Structs and Arrays in C: A Comprehensive Guide

Structs and Arrays in C: A Comprehensive Guide

How to Use Structs and Arrays to Store and Access Data

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Introduction

In my earlier article, I have written extensively on Structs and Typedef, So do well to check it.

In this article, I will be focusing more on how you can work with a struct of an array as well as an array of struct. You can also do well to check the article on arrays in case you want to revise what an array is.

We will be considering or handling two scenarios here, which are:

  • Arrays of Structs

  • Structs of Arrays

Working with Arrays of Structs

An array of struct is simply the declaration of a Struct as an array. That is to say that the Struct definition might or might not contain an array, depending on the elements and what the elements will be contained, if an element will take a string, we can either decide to use a pointer or simply declare it as an array with a size that is big enough to contain whatsoever is going to be stored in that element.

Let us take for instance we want to store the names, and ages of about 5 persons, in this case, we can take advantage of arrays of structs to carry this out. Here we just need to first define a struct with the name and age element, we will also be using a typedef in this case to give the struct data type a unique data type we can use.

Then in our main function, we will be declaring the struct as an array with a size of 5, to be able to accommodate the information of those 5 people.

 #include <stdio.h>

typedef struct
{
    char *name;
    int age;
} psn_t;

int main(void)
{
    int i;
    psn_t people[5] = {
                        { "Gideon", 75 },
                        { "Funom", 95 },
                        { "Simon", 64 },
                        { "Kurah", 86 },
                        { "Bature", 52 },
                    };

    for (i = 0; i < 5; i++)
    {
        printf("\nPerson %d\n", (i + 1));
        printf("Name: %s\n", people[i].name);
        printf("Age: %d\n", people[i].age);
    };
    return (0);
}

The code above will output all the names registered in the array, we entered the details of each person as defined by our struct, which is the name followed by the age, both separated by a comma. Each of them is inside curly braces just as how name and age are defined inside the struct enclosed by curly braces. Each of these braces is separated by a comma, just like how each element in an array are separated by a comma.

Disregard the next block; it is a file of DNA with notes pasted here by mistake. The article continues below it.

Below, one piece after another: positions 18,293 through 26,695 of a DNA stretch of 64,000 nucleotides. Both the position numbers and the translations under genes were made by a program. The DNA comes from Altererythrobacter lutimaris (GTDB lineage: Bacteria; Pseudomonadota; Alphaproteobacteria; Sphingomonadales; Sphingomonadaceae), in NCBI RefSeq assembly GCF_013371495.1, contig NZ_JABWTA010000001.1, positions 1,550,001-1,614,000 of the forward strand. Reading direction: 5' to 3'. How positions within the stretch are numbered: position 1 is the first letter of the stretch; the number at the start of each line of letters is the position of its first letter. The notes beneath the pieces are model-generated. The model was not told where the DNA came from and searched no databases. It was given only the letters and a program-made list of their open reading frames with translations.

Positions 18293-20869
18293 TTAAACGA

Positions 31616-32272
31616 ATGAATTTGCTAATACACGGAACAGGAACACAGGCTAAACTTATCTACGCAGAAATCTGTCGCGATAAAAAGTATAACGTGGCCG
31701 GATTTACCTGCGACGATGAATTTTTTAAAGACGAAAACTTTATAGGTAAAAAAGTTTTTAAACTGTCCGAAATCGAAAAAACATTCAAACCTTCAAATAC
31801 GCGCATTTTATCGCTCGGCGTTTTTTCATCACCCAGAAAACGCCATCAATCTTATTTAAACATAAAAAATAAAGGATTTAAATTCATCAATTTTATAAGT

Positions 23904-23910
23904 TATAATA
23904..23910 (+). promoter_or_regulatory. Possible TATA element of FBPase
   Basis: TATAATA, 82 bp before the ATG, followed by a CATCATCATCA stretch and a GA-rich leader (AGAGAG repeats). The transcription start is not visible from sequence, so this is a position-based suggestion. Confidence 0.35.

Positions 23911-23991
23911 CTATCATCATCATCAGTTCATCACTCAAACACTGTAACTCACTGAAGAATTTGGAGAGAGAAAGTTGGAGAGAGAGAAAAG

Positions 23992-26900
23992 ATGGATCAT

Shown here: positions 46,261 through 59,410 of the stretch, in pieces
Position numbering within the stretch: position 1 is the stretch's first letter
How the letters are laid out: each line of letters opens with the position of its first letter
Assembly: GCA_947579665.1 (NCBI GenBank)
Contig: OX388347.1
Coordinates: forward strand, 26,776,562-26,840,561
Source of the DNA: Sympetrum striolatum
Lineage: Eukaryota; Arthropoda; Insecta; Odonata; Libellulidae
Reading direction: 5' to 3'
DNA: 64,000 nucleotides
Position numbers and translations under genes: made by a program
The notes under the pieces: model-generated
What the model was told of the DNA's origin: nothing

Working with Structs of Arrays

A struct of an array is simply a struct whose members are arrays. It means that one or more of the member(s) or element(s) of the array are arrays.

So let us look at this example, let's say we have a student who wrote 4 tests, and we want to collect both the student's name and also his scores in all 4 subjects.

How we go about this is to define our struct with name and score as members, and since we want to store 4 scores for this particular student, it has to be in an array, so we will have to give the score an array size of 4, as that will be enough to contain all the 4 scores. So let us implement this in our code.

#include <stdio.h>

typedef struct
{
    char *name;
    int score[4];
} stu_t;

int main(void)
{
    int i;
    stu_t student = {
        "Gideon",
        { 35, 28, 32, 40 }
    };

    printf("Name: %s\n", student.name);

    printf("\nScores\n\n");

    for (i = 0; i < 4; i++)
    {
        printf("Test %d: %d\n", (i + 1), student.score[i]);
    }
    return (0);
}

In the code above, to declare and also give the struct variable a value, we also follow the struct definition, we have two members, which are the name, and score, but the score is to hold 4 different values which is why we have to make it an array that can take in 4 different integers, so while feeding in our data, we entered the name, followed by the array of the scores, both separated by a comma. And these scores are enclosed inside curly braces just like how we put elements of an array in curly braces, with each element separated by a comma.

Conclusion

This is how you can apply an array to a struct and a struct to an array. We also have situations where struct work with functions, those functions, in particular, are known as function pointers, that is what we will be writing about next, there we will be explaining how to do that.

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